ElCicco #CBR5 Review #34: Gilead by Marilynne Robinson

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I make the mistake sometimes of thinking that a novel of fewer than 300 pages will be a quick read. Gilead by Marilynne Robinson proves the lie. It is a very dense 280 page novel written as a letter by a 75-year-old midwestern preacher to his 7-year-old son circa 1955. It’s heavy on religion and theology, and it’s sometimes repetitive, which is perhaps not too surprising with a septuagenarian narrator. Robinson makes her preacher John Ames a kindly, gentle, flawed, but likable fellow whose family history spans the Civil War, the influenza epidemic, the Depression, and the two world wars. But those earth-shaking events seem to make less of an impression on him and his flock than the vagaries of their common, every day lives and relationships in the small prairie town of Gilead.

John Ames is writing this letter to his little boy in preparation for his own death. It’s sort of an explanation of his life and an apology for not leaving more for the boy and his young mother. It’s also John Ames’ attempt to come to terms with his impending death and making sure that his spiritual house is in order. In the course of the rambling letter, he discusses his grandfather, a preacher and abolitionist who helped settle Kansas and fought in the Civil War; his father, a preacher who embraced pacifism; his brother, who rejected religion for rationalism; his friend preacher Boughton, who is also old and dying; and Boughton’s wayward son, John Ames Boughton, godson of John Ames. John Ames struggles with anger (as his father and grandfather before him) and his distrust of his godson, recently returned to Gilead for reasons no one seems to understand.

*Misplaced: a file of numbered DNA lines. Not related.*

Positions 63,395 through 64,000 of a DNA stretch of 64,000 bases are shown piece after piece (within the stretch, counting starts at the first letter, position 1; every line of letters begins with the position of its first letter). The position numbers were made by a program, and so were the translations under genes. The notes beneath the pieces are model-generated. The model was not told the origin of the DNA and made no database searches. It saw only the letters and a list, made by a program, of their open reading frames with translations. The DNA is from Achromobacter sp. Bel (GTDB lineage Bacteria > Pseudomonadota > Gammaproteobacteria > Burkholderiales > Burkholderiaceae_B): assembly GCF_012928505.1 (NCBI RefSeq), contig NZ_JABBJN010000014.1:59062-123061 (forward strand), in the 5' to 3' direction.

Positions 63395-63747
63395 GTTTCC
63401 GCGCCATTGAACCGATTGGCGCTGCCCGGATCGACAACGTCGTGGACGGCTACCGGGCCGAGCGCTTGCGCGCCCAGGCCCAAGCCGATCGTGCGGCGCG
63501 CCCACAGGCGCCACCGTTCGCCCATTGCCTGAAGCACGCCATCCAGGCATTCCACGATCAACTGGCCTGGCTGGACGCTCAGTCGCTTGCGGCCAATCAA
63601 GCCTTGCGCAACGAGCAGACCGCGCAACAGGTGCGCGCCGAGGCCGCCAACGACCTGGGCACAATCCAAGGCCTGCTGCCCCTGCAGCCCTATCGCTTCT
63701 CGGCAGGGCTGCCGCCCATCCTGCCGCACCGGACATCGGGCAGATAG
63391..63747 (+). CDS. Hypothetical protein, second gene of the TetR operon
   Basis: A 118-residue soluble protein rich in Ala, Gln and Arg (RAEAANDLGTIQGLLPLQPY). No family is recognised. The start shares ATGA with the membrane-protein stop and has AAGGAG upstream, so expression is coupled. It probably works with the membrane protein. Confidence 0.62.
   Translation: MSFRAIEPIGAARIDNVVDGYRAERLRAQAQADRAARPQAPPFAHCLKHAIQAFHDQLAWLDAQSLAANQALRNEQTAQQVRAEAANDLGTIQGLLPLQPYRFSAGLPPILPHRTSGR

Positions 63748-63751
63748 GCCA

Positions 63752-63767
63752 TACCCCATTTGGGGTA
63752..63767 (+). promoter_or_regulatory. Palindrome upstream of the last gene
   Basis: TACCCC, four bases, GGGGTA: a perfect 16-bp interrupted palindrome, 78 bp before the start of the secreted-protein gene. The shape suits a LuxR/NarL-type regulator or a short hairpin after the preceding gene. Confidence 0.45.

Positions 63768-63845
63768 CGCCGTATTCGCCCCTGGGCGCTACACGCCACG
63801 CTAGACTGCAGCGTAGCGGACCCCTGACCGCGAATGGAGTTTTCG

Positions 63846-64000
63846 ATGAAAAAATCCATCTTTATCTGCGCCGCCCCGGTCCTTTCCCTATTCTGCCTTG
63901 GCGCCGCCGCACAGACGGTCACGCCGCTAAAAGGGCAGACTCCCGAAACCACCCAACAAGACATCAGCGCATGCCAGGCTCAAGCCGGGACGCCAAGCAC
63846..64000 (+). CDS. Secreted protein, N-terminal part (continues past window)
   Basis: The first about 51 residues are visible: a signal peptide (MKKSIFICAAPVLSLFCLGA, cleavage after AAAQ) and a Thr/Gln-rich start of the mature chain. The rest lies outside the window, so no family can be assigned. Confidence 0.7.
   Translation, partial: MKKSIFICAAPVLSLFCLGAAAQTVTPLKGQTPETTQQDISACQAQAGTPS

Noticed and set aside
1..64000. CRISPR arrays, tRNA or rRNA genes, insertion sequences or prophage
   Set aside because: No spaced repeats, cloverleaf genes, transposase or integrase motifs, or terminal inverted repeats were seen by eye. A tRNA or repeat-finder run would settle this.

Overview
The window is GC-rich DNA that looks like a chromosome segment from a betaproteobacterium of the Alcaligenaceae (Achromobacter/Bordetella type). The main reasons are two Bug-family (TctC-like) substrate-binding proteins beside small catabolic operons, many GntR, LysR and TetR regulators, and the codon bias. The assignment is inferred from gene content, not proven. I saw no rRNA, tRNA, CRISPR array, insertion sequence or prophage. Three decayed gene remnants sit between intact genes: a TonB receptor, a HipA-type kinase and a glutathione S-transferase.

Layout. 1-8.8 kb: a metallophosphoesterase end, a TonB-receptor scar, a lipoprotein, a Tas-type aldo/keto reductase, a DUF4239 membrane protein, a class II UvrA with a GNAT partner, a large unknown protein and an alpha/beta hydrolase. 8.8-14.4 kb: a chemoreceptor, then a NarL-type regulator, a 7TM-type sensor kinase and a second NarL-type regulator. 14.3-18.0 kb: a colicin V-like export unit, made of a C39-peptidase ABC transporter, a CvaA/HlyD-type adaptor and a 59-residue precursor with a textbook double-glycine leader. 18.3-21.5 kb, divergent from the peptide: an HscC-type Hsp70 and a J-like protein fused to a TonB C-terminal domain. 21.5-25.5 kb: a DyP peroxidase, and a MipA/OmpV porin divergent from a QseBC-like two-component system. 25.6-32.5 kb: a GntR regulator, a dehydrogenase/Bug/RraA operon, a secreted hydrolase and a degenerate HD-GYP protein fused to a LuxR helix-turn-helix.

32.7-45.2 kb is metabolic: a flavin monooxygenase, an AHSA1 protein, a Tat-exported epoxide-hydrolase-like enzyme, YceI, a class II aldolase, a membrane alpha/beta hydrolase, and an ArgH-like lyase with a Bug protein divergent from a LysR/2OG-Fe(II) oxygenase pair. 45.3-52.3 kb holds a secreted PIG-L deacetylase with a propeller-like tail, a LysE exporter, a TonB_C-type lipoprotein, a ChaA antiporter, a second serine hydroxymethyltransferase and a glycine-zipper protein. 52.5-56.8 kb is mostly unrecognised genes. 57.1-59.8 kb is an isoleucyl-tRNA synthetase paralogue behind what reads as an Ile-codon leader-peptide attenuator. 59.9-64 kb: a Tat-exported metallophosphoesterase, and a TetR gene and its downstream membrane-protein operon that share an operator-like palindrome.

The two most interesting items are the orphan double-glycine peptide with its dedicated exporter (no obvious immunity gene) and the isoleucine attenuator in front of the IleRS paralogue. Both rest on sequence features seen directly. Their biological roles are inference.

Naturally, as this is a rambling letter, we do not get a linear story line, and there are certain mysteries about John Ames’ father, grandfather and godson that take some time to clear up. While the novel can sometimes be ponderous and drag, there is at its heart a pure and forgiving love that better exemplifies John Ames’ Christian theology than any of the texts he is fond of quoting. Gilead won a Pulitzer Prize in 2005, and while I liked the story, I can’t say I loved it. I found it okay, but it’s probably outstanding to those who enjoy theology and have a lot more time to reflect on it than I do.

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